I just did a bad thing. I didn’t mean for it to get to out of hand. I underestimated my passion, and the passion of…well, you know how it happens. It started out so innocently. First of all, it was April Fools’ Day, and I did what felt right. I wrote a lie on Facebook. I included you, Bishop, in the lie. I said:
Seriously, I’m surprised. I have no idea who inspired this (Gladys Knight?), but my husband, a Mormon bishop, just got an official letter from SLC that LDS church services will now allow “CONSERVATIVE” guitar and drum music in sacrament services. The instructions say that these instruments should be used only for opening and closing hymns, but not for the sacrament hymn. I’m guessing it’ll be publicly announced at General Conference, but it’ll take me that long to get used to it. I’m grateful! I’ve really wanted this.
You and I know that’s not true, and you and I also know that I do enjoy some dry humor. You know how to identify when I’m joking, because my mouth puckers just a bit. But on Facebook, nobody sees my mouth. You know my history.
I once started my BYU class by announcing that the administration had requested we have a Jimmer Fredette moment. I asked a student to speak for a bit on what Jimmer meant to him personally. He gave me the most delightful look, while another student asked, “The administration asked you to do this?” I once said that Canada was getting serious about its borders and that Americans had to sing the Canadian National Anthem before crossing into Canada. And I told my dear friend in Florida that I planned on going into the water only thigh deep where the sharks were. But how can I resist when I get a look like he gave me before he said, “Are you SERIOUS?”
But this one… This one on Facebook. People got excited. One said: “That is beautiful news!” Another: “This is a brilliant move that will allow many converts from different locations to hear sounds that connects them to the Divine like organ music dose for others. They got this one right.” Someone else: “Oh, wow, I’m just, wow!” And they shared it. Like eight or ten times. As though it were a wonderful truth.
Bishop, there is a yearning for the kind of music that lets us rejoice in ways that resonate with us, lift up our hearts, sometimes make us weep. There is no “orthodox” music for praising Jesus, is there? Do the angels sing only Bach or Brahms? I’m certain that angels who used to roam the hills of Africa might sometimes sing a hymn in Lingala or Swahili, just to remember the feel of those sounds on their tongues. Might angels who know China have a completely unfamiliar (to us) way of saying, “Praise God!”? My dear black brother, Darius, often goes to Calvary Baptist just so he can sing the songs of his childhood.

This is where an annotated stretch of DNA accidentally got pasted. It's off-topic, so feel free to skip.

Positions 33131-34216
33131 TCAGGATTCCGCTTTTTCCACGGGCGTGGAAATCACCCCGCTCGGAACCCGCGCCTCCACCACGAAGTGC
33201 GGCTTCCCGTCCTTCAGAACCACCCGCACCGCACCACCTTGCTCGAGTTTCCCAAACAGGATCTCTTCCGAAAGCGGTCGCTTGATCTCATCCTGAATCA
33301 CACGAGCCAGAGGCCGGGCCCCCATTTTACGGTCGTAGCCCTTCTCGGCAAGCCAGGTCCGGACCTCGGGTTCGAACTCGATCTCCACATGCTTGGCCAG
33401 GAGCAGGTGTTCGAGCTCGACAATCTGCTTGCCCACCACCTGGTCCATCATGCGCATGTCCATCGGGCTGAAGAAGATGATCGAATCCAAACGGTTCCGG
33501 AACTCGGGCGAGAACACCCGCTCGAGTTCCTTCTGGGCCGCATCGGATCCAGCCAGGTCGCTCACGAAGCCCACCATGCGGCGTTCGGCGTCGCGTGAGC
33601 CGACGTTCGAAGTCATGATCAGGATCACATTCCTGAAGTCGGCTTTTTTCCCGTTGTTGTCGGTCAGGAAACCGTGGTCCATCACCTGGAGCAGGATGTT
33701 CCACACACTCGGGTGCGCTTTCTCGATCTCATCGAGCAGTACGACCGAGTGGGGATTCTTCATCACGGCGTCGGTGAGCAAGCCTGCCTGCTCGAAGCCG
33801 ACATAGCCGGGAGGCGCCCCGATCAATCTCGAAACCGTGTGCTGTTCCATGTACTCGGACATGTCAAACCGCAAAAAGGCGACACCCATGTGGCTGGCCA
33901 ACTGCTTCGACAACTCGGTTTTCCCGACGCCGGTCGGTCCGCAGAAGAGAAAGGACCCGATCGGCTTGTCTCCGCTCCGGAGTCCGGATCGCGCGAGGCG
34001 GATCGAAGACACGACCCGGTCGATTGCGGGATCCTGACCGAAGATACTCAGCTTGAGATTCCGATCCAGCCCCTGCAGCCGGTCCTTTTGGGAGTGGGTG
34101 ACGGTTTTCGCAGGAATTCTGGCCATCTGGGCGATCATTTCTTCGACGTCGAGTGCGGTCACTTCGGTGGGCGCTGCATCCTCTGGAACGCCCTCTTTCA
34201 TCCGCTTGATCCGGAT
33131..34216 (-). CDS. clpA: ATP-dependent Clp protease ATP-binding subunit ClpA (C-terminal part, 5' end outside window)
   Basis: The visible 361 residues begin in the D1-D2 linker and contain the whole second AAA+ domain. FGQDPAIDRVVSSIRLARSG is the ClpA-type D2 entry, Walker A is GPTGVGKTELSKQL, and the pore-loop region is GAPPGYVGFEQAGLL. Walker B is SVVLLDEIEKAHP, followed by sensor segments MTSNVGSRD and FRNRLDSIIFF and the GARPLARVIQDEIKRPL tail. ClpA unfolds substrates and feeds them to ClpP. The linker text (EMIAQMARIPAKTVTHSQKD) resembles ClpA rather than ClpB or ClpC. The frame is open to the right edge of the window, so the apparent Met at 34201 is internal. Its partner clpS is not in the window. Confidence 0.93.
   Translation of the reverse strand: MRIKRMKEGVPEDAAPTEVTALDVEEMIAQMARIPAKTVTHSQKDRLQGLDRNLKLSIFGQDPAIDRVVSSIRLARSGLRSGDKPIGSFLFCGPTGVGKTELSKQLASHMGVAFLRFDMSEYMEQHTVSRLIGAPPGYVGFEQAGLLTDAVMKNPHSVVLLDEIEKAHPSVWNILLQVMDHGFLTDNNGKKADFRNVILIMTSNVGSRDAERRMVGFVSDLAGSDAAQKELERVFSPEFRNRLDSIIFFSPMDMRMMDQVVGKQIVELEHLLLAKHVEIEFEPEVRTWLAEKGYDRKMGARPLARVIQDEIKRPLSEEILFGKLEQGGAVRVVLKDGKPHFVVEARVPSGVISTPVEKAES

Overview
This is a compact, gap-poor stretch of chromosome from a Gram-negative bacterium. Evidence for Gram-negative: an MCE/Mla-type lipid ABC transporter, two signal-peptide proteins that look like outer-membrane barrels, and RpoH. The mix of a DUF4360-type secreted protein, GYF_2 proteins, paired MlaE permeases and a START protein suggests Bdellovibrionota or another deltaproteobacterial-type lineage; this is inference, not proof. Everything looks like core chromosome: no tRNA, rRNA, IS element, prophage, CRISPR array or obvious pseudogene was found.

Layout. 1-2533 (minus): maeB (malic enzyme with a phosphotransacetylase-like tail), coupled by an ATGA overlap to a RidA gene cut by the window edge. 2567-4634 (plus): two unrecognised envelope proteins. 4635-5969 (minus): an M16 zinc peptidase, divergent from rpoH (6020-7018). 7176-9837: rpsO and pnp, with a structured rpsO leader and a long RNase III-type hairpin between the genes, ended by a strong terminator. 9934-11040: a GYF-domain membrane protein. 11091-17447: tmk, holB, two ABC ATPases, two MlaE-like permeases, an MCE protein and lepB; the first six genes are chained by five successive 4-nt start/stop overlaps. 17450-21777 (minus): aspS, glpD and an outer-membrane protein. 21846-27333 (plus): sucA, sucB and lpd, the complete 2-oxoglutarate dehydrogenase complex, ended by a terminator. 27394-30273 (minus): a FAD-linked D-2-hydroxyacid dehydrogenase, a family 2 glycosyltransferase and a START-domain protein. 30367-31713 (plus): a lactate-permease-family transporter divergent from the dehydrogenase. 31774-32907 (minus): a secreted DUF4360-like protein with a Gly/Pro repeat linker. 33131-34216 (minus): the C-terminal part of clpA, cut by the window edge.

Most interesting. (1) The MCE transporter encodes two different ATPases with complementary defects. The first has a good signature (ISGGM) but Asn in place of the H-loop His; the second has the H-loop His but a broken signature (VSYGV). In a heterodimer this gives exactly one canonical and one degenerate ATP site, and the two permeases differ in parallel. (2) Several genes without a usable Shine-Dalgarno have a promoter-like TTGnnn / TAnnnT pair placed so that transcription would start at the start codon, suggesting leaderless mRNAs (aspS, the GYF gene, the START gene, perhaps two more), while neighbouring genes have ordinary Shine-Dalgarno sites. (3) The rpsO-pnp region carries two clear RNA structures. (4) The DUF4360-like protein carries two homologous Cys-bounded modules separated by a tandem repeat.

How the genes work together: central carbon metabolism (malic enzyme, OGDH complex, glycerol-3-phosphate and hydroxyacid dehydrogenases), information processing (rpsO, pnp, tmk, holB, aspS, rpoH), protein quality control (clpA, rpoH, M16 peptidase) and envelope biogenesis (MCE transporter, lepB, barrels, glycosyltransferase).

So this FB comment turned me serious: “What is the rule for choosing music though? if it’s not in the hymn book does the music need to by an LDS composer or lyricist? There are so many other Christian & Gospel songs that I would love to sing in sacrament other than the LDS ones that everyone’s already mostly heard before.”
I answered–in my true self:
Speaking very seriously on a matter which matters deeply to me, when I was music chair in my ward, we were not allowed to have traditional spirituals. That rule, if it still exists, has got to go. My personal goal, if I ever have any power, is to make a hymnbook (with a committee, okay) that represents the whole world. We should have hymns from every nation on earth.
Since you and I sleep together quite frequently, Bishop, you are well aware of my feelings on this. How I would love to sing “I Don’t Feel No Ways Tired!” with Bea Darden during Sacrament Meeting, or to hear James Sheppard sing “Balm of Gilead.” How I would love to join a whole congregation promising God that we “ain’t goin’ study war no more.”
Is there a single hymn in our hymnbook that’s NOT from Europe? European hymns made sense during the church’s beginnings. But now? When will we recognize that He’s got the WHOLE world in his hands? When will we learn one another’s songs and delight in ALL our ways of raising a joyful noise? When will we learn to sing God a new song, a song from our hearts and homes–wherever our homes might be?
I am sorry I lied, Bishop. Oh dang, there goes another lie. I’m not sorry. Anyway, I’m glad I got to talk to you about this. It matters to me so much. It’s not a joke.